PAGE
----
Daily Diving in the Red Sea

Beautiful coral reefs teeming with fish life

Your typical Red Sea diving day starts around 08:00 with a stroll along the beach from our dive centre to jetty. A really easy start to your Red Sea diving holiday! Our daily diving boats leave from the jetty just 70m from our PADI 5* Dive Resort.  Consequently our divers and snorkelers do not need to worry about lengthy transfers to join one of the Freedom Fleet. Furthermore, as we own the jetty, our boats are usually the first to get away. Then at the end of the day it is just a short walk back to the Bedouin tent where you can relax with a drink!

On your journey to some of the best dive sites in the Red Sea our guide will brief you about the day and various safety procedures. After the first dive a delicious hot buffet lunch is provided on board. Afterwards you will generally move to a second dive site for the afternoon dive. Occasionally the plan may alter due to weather conditions or at diver’s requests. Finally the daily diving boats arrive back at the jetty between 16:00 – 17:00.

Our standard 5 day, daily Red Sea diving package is for 2 dives a day at a variety of sites within the National Park. This includes the world famous dive sites of Ras Mohammed and the Straits of Tiran. In the summer we arrange special daily diving trips 16:00 to try and spot the elusive hammerhead sharks at the back of Jackson Reef in Tiran.


Not Dived in a While?

Has it been a while since you last went scuba diving? Are your skills a little rusty? If so, we recommend for safety reasons, that you book either a Check Dive or Scuba Review. These dives are usually carried out on our fabulous and gentle house reef. Check dives and scuba reviews can be add onto your Red Sea diving holiday package.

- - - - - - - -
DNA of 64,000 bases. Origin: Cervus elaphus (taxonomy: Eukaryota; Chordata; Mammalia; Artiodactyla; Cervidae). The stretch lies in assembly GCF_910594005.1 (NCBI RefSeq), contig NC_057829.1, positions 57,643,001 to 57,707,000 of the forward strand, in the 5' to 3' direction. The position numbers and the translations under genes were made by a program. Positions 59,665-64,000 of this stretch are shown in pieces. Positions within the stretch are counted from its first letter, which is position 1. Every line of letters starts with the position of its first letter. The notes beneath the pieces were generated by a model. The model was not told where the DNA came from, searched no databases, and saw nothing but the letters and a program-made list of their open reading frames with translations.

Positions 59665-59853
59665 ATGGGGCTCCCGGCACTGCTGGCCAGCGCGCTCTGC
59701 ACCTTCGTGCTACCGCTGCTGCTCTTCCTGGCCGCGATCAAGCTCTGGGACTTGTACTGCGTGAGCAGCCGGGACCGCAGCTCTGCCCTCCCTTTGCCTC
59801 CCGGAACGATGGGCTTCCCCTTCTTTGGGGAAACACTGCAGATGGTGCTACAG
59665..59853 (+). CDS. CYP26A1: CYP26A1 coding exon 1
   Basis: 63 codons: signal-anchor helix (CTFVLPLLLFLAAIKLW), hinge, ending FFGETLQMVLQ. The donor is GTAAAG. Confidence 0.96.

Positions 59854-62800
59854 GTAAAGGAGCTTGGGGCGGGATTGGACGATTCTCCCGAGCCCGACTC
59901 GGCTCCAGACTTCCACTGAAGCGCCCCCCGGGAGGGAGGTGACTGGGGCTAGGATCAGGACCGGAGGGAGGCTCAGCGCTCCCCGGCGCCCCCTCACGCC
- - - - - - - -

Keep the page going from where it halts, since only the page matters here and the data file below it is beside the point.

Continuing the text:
For PADI Open Water Divers, or equivalent, we strongly recommend that you complete the PADI Advanced Course. This will ensure that you get the best from your Red Sea diving holiday whilst advancing your diving skills. We cannot guarantee that PADI Open Water divers will be able to dive some of the more difficult dive sites without paying booking a private guide.

Shore diving, Sharks Bay Umbi, Red Sea diving Sharm
RIB or Zodiac diving Red Sea diving Sharm, photo by Bob Allen
Night diving Red Sea diving Sharm

Shore Dives

Our beautiful house reef is the perfect choice for people who don’t always want to commit to a full day on the boat but still want to enjoy their Red Sea diving. Dives can be arranged to fit in with your other plans and commitments or to leave you time to relax with family and friends.

With plenty to see, our house reef is a great place for underwater photography and snorkelers as well as for people who want to learn to dive or increase their diving knowledge with one of the PADI diving courses.

RIB Dives

We offer fast and exciting single dives from our RIB / Zodiac. Departing from our jetty in front of the dive centre, our RIB can get you to Tiran in just 20 minutes. Perfect in the summer for an early morning dive to the back of Jackson Reef to spot the elusive school of hammerheads or to dive the wreck of the Million Hope in the Straits of Tiran. Our RIB can be hired for private charters for diving, snorkelling and cruises. For your comfort and safety, we do require that all divers complete at least one day of regular boat diving with us before joining a speedboat trip.

Night Dives

Why not experience the Sharks Bay Umbi house reef at night and watch a whole new world of Red Sea diving come to life under the glow of your torch beam. Everything changes as day time creatures retire and the nocturnal ones wake up. If you have never dived at night before we would recommend that you complete a night dive as part of the PADI Advanced Course or maybe the PADI Night Diver Specialty course.

Red Sea diving – Wrecks

Many of the most popular Red Sea wrecks can easily be reached on a daily diving trip from Sharks Bay Umbi. Every Wednesday we have a scheduled departure to the world famous World War II shipwreck SS Thistlegorm and we run regular trips to the steamship SS Dunraven, popular for both its interesting history and teeming marine life. Other wrecks such as the Rosalie Muller, Carnatic and Giannis D can be dived from one of our Freedom liveaboard boats.